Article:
Healthcare organizations are experiencing an increase in probes and fraud attempts against their businesses and suppliers, but the attacks appear not to be very sophisticated, security experts said this week.
Organizations, for example, saw a 30% increase last month in the number of COVID-19-themed phishing sites and lures, but they have not seen a commensurate increase in the number of successful breaches, according to the Healthcare Information Sharing and Analysis Center (H-ISAC). The mix of more but less sophisticated attacks has led to a greater number of investigations – yet about the same number of breaches, says Michael Hamilton, chief information security officer at cybersecurity-response firm CI Security. Half of the company’s client base is made up of healthcare firms, he says.
“The downturn in the global economy has likely led some people into cybercrime, so it’s not surprising that we are seeing more attacks but not necessarily by more sophisticated actors,” he says. “I think there is a reluctance to single out hospitals right now by a lot of the threat actors, however.”
Healthcare companies have struggled with securing their networks, and the recent chaos caused by the coronavirus pandemic and managing the response at hospitals and clinics has left cybersecurity as a secondary concern.
More than 80% of healthcare firms, for example, have medical imaging equipment and devices running older, unpatched operating systems, according to Palo Alto Networks.
In addition, external indicators of cybersecurity have dropped, according to SecurityScorecard, a cybersecurity ratings firm that attempts to replicate attacker reconnaissance and rate firms on their apparent cybersecurity posture. The cybersecurity score of the Department of Health and Human Services has dropped from 88 last year to 72 this past month. The healthcare industry as a whole has lower scores than other most other industries, says Alex Heid, chief research officer at the company.
“There has not been a lot of movement, either up or down, for the healthcare industry. They pretty consistently have a low score, a C+/B- average,” he says.
Because hospitals have had to cancel elective surgeries and turn away many categories of patients, budgets are tight. While some IT workers are often cut during a downturn, cybersecurity teams will likely remain in demand because of the massive changes happening to IT infrastructure, Heid says.
“Any time there are budget cuts due to anything, IT is often the first to go,” he says. “[But] I don’t think they will because of the work-from-home stuff. The need for cybersecurity during times of panic or crisis [is] always significant.”
While some ransomware groups are avoiding attacks against healthcare firms, others are continuing their efforts, with 14% of attacks in the first quarter targeting the healthcare sector. In February, for example, health-administration tool maker NCR Health acknowledged it had been compromised by ransomware.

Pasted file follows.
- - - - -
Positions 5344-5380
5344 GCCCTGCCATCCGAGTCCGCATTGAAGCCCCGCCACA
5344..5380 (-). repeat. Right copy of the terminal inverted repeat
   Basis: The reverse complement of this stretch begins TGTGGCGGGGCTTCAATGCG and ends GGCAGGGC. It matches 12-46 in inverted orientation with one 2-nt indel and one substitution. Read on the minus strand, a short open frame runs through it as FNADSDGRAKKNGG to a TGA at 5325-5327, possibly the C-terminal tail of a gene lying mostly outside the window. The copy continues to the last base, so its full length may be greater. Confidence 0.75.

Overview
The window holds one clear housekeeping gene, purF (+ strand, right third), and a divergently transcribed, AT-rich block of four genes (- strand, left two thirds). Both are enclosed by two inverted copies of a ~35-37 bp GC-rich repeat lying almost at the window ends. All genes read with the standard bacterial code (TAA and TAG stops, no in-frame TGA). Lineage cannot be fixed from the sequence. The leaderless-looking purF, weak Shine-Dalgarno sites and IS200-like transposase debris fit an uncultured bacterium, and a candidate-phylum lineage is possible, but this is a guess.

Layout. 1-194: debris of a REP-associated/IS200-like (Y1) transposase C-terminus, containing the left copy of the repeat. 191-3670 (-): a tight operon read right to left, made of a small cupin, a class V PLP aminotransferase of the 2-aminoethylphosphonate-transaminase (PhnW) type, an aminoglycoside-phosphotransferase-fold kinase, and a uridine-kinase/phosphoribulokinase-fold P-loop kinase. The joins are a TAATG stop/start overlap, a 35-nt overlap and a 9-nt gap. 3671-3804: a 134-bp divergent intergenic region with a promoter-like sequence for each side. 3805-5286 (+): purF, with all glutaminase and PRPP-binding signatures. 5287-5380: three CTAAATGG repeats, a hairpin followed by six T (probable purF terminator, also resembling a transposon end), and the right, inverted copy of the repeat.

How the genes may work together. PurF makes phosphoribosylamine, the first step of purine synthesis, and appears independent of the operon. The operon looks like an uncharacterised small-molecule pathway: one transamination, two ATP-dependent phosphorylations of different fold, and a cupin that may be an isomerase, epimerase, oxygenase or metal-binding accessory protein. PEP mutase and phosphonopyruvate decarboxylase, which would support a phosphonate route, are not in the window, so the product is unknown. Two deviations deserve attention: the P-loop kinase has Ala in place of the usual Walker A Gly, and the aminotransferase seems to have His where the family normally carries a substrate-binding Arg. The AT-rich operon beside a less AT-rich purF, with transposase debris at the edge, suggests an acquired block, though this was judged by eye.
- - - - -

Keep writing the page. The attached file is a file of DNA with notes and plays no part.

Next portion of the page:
Attempts at outright fraud have not abated, says CI Security’s Hamilton. Business e-mail compromise and spear-phishing that target accounts payable with invoices have continued unabated, with attackers looking to cash in on the confusion but not disrupt operations in the same way that ransomware does.
“The confusion and the need for immediate procurement is making some health organizations the victim of outright theft,” he says. “They know the stuff they need to buy, and they are getting offers on fake invoices. That type of activity has not gone away.”
The H-ISAC has warned healthcare organizations that attackers also continue to seek vulnerabilities in common virtual private network (VPN) devices and software from Citrix, Pulse VPN, and Microsoft’s Remote Desktop Protocol, says Errol Weiss, chief security officer for the H-ISAC.
“Health-ISAC continues to warn our members about on-going cyber attacks,” he says. “We’re also working closely with several volunteer information security research and cyberthreat intelligence groups and sharing threat indicators we derive from partnerships with the CTI League and the Cyber Threat Coalition, just to name a few.”
While healthcare companies may be prepared for such attacks, hospital suppliers are often vulnerable since their cybersecurity programs lack the maturity of larger firms.
“The supply chain is an easier mark,” Hamilton says. “All the large firms have their shields up at this point. But if you get into a vendor and leverage a position of trust, it’s like finding an unlocked window.”
One factor in being a target of cybercriminals: The healthcare industry has a reputation for paying ransoms, SecurityScorecard’s Heid says. Until the industry commits to not paying ransoms, attackers will continue to target them with ransomware.
“Yes, healthcare companies need to stay up and running and providing services, but when they get hit, they pay,” he says. “That’s a problem.”
This article was written by Robert Lemos and originally appeared in Dark Reading.
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